Johannesburg – The Democratic Alliance believes the speech by Ramaphosa is a way to cover real issues and rally supporters for the party. The DA says it will stand firmly behind the property clauses in section 25 of the Constitution and in the process stand firm behind the rights of the poor to be included in the economy.
Subsequent to the ANC’s Elective Conference the ANC has indicated that it is in favour of changes in the Constitution that will allow for expropriation without compensation.
It did so in an atmosphere of a divided ANC, increasingly seen as failing to lead South Africa out of poverty and inequality, riven with corruption and maladministration – that is trying to reposition itself as a party of radical economic transformation.
In the process it has shown again that it is unwilling to face up to the real challenges of our society, choosing diversion from the real issues rather than facing up to the real challenges in land reform.
Land Reform in South Africa is not saddled with a flawed Constitution, but is characterised by the following:
- Enormous failure of land reform projects in its care;
- Massive corruption and mismanagement;
- A hesitancy to provide the poor with private title deeds;
- Poor administration of land claims and related processes; and
- Poor resource and budget allocation by an incapable state.
None of these issues is addressed by the calls by the ANC to amend the Constitution.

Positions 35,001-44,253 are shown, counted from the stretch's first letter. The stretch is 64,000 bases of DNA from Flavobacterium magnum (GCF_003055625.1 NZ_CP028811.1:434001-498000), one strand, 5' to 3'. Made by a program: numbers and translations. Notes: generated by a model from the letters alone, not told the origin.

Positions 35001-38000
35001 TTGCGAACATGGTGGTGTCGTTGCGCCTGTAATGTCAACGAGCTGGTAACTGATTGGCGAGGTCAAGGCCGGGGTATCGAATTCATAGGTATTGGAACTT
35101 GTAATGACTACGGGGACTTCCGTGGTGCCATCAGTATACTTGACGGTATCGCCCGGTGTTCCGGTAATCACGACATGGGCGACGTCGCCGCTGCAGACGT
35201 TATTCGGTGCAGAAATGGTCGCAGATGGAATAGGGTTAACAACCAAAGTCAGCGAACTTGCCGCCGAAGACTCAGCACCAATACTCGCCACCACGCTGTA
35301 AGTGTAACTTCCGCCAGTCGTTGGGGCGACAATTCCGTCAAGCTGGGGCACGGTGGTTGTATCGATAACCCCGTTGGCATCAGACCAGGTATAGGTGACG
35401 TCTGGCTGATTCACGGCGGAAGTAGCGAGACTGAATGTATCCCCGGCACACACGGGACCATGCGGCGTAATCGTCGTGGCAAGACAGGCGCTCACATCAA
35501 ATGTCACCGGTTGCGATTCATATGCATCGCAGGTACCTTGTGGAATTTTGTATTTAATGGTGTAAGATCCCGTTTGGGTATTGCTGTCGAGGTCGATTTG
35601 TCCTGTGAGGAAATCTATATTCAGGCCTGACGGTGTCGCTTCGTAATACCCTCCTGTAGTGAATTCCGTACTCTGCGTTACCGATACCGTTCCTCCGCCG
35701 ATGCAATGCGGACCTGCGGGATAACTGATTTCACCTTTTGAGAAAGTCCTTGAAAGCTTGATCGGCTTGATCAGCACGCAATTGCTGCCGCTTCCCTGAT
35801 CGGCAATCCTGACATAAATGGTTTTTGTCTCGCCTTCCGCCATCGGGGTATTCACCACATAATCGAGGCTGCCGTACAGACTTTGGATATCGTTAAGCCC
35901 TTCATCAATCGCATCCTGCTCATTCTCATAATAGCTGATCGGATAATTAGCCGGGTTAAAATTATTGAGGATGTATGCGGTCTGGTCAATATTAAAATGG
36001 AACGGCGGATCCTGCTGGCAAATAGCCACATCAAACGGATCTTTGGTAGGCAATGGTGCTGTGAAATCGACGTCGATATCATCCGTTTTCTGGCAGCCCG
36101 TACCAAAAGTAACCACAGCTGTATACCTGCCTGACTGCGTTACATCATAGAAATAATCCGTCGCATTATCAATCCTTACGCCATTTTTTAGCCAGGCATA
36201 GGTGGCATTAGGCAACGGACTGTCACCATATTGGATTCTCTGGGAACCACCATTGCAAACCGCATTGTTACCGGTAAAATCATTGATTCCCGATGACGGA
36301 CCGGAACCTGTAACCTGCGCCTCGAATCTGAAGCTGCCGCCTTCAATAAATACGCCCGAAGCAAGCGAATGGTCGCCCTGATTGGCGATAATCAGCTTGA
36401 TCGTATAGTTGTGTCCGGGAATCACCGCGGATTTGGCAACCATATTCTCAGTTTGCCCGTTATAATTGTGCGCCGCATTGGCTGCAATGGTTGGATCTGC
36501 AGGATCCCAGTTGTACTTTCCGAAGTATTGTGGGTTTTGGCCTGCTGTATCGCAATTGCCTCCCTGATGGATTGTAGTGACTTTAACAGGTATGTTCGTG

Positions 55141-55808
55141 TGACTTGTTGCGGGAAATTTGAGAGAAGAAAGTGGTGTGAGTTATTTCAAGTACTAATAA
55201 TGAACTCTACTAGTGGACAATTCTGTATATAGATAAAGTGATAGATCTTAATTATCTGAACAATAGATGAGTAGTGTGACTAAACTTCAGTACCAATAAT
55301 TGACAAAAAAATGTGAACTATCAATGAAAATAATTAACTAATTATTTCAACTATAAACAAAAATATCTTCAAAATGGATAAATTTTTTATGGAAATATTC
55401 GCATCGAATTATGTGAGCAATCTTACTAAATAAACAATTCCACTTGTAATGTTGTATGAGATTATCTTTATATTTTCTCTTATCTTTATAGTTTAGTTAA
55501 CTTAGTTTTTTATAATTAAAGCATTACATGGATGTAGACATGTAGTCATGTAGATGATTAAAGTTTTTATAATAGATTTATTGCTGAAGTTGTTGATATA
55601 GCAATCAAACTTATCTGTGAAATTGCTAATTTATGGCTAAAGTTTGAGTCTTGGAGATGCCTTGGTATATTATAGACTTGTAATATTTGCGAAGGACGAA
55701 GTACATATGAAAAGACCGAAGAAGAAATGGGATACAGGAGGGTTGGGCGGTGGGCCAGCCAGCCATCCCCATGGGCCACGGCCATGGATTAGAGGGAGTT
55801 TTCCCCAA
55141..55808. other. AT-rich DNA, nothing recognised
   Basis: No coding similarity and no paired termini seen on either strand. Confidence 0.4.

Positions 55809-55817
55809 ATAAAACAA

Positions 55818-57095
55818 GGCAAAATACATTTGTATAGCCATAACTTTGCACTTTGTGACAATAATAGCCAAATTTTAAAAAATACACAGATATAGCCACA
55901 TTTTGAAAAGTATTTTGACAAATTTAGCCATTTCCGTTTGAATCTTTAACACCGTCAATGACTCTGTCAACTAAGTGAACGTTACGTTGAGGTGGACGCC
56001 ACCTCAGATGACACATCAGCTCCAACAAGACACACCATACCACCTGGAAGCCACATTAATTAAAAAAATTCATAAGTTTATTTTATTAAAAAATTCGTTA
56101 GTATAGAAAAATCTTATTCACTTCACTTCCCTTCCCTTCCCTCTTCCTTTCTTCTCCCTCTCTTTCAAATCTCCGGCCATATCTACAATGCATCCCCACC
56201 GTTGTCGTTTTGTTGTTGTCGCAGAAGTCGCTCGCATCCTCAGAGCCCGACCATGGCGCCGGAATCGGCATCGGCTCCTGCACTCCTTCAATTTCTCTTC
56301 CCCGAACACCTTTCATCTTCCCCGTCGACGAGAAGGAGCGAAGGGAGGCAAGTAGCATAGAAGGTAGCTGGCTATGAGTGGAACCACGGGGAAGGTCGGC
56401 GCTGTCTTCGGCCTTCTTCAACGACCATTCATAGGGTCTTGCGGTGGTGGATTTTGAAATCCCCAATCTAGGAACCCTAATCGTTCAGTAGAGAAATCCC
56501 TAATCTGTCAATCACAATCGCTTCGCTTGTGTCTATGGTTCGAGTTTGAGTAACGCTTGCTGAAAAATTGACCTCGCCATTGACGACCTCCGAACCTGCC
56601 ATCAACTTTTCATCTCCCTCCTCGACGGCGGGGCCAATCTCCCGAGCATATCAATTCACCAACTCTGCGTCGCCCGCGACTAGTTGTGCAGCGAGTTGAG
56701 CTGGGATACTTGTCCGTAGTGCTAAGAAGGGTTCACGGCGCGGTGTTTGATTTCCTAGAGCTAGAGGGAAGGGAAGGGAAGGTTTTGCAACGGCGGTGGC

In fact, these calls are all presupposed on a bigger role for the government in effecting change – the very government that has failed in the first place.
Our Constitution has been misrepresented as protecting the property rights of a few at the expense of the many – a flawed compromise of the early nineties – rather than what it truly is; a Constitution that protects the property rights of the poor and vulnerable against arbitrary loss to a rapacious and divisive state driven by narrow interests.
It is exactly to protect against governments like what the ANC has become who repeatedly demonstrate that government policy is subservient to party interests, that the Constitution was drafted.
Rather than looking at how the Constitution can be given real effect by extending property rights to more South Africans, thus including more people in ownership in the economy, and protecting the rights of such first-time property owners, the ANC has chosen to make the poor more vulnerable and more excluded.
The DA will stand up for our country’s Constitution and property rights in the face of an ANC government which only seeks to enrich themselves at the expense of the people.